4. Call on expertise to protect the marginalized from being left out. The World Bank Group has invested in recent years in building its internal expertise and capacity in social development. This means that it has many more specialists who are experts at looking at how projects might impact women, indigenous peoples, persons with disabilities, refugees, children, ethnic minorities, LGBTQI people, and others who might face marginalization in the project context, differently. The WBG should be sure to call on this expertise to design projects that are inclusive of all. This is particularly important in a crisis where marginalized groups are likely to experience increased vulnerability.
5. Utilize technology—but be aware of its limitations. Because in-person consultations are not possible or advisable due to efforts to control the spread of disease, technology can offer an alternative. Virtual meetings, online surveys, SMS feedback, and phone calls are some alternative ways of establishing critical two-way communication with stakeholders. Phone or SMS notices, online postings or emails are alternative ways of sharing project information with stakeholders. Civil society organizations in Uganda have set up their own toll-free call lines to receive reports from communities on potential human rights abuses and requests for services.
At the same time, the Bank should be sensitive to the fact that each form of communication runs the risk of excluding some groups. It will be important to be conscious of who might be excluded from participation in online forums due to lack of internet and technology access (especially when virus-related restrictions mean that people have different access to technology than usual, for example if internet cafes are closed and data signals might only be accessible in certain areas outside of the home), or from phone or written notices that might not be accessible for persons with disabilities. In addition, it is important to rely on local knowledge to know what forms of communication are most used and are most trusted and culturally appropriate for different communities. Multiple alternatives should be made available when possible, and communities’ preferences should take precedence in formulating communication and engagement plans.
6. Take steps to protect human rights defenders. Human rights defenders and human rights activists are more at risk when governments and security forces are empowered to impose additional restrictions on communities. Tracking measures, including collecting anonymized data on community movement, have been proposed to monitor and curb the spread of disease, but these systems, once in place, can also be used to track and surveil individual activists and opposition figures. The World Bank Group, in line with statements against reprisals made by the World Bank and the International Finance Corporation, should include in its discussions with governments a clear indication that retaliation against individuals for any reason, including raising concerns about specific projects, is not acceptable.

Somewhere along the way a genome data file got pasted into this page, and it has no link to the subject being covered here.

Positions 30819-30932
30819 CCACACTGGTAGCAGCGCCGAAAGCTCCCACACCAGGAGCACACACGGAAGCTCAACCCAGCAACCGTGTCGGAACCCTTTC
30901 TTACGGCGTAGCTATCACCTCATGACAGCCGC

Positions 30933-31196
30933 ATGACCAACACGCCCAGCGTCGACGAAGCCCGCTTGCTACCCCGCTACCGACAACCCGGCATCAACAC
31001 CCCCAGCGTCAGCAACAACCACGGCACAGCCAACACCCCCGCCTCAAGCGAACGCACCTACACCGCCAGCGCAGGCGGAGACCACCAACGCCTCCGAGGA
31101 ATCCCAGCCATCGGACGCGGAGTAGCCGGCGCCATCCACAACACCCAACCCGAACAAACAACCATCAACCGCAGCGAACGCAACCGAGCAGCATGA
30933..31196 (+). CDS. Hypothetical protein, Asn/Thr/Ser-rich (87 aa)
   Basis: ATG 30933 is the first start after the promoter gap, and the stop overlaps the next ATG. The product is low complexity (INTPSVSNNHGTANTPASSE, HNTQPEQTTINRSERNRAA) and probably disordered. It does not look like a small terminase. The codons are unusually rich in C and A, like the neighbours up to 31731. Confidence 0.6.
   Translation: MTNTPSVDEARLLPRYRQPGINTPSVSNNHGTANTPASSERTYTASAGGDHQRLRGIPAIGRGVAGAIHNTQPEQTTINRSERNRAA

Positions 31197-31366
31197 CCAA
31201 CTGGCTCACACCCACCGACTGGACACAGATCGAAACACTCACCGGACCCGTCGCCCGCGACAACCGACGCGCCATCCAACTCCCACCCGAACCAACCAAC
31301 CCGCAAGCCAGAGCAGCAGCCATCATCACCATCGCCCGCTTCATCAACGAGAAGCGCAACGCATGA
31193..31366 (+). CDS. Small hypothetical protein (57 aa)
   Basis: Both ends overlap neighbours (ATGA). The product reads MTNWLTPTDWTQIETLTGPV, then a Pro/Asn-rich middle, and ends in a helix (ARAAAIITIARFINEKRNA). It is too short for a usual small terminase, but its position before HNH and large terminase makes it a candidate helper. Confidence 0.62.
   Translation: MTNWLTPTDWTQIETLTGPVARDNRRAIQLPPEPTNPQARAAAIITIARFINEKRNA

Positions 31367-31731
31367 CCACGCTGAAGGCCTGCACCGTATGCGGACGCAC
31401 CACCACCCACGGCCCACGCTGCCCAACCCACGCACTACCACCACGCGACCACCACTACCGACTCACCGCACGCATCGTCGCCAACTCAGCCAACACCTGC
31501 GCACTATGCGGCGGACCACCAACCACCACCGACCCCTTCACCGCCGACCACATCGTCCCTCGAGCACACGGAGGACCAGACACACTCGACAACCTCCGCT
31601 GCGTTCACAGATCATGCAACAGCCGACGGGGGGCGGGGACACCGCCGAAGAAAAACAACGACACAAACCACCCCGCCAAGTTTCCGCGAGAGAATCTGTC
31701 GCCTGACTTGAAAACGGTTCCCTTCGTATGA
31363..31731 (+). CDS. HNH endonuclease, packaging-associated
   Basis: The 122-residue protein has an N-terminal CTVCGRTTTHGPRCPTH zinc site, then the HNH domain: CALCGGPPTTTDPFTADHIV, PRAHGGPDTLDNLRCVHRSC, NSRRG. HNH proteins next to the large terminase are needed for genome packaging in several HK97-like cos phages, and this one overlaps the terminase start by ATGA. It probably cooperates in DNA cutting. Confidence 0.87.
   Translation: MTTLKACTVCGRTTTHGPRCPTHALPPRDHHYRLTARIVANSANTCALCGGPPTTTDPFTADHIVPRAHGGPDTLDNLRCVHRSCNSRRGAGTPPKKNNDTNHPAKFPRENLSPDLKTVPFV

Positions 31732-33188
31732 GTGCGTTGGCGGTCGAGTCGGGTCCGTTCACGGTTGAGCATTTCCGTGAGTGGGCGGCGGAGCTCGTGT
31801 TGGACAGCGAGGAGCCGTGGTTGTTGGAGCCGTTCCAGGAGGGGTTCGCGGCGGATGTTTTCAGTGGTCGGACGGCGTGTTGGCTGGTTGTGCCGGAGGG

7. Put in place a strong grievance mechanism. Where up front and in person consultations are not feasible, it is even more critical to have a strong grievance process for people to share concerns so that corrections can be made along the way. The grievance mechanism should be predictable and reliable, have transparent procedures and results, and should be accessible and made known to project stakeholders. In this crisis period it is especially important that there are multiple ways to access the grievance mechanism, including through the use of technology and in writing. It should also be publicized widely and throughout the project cycle, as community concerns can arise at every stage of a project.
8. Prepare to support and encourage governments to return to normal engagement practices following the crisis. Once this crisis is over, while the Bank may have developed some new tools to add to its repertoire, it will be critical to return to more robust engagement, including in person meetings and consultations, once it is safe to do so. While the alternatives that are developed may prove to be effective, and many forms of engagement may not be possible during the crisis, the Bank should be ready to support governments to return to using broader forms of participation and engagement as the world returns to normal.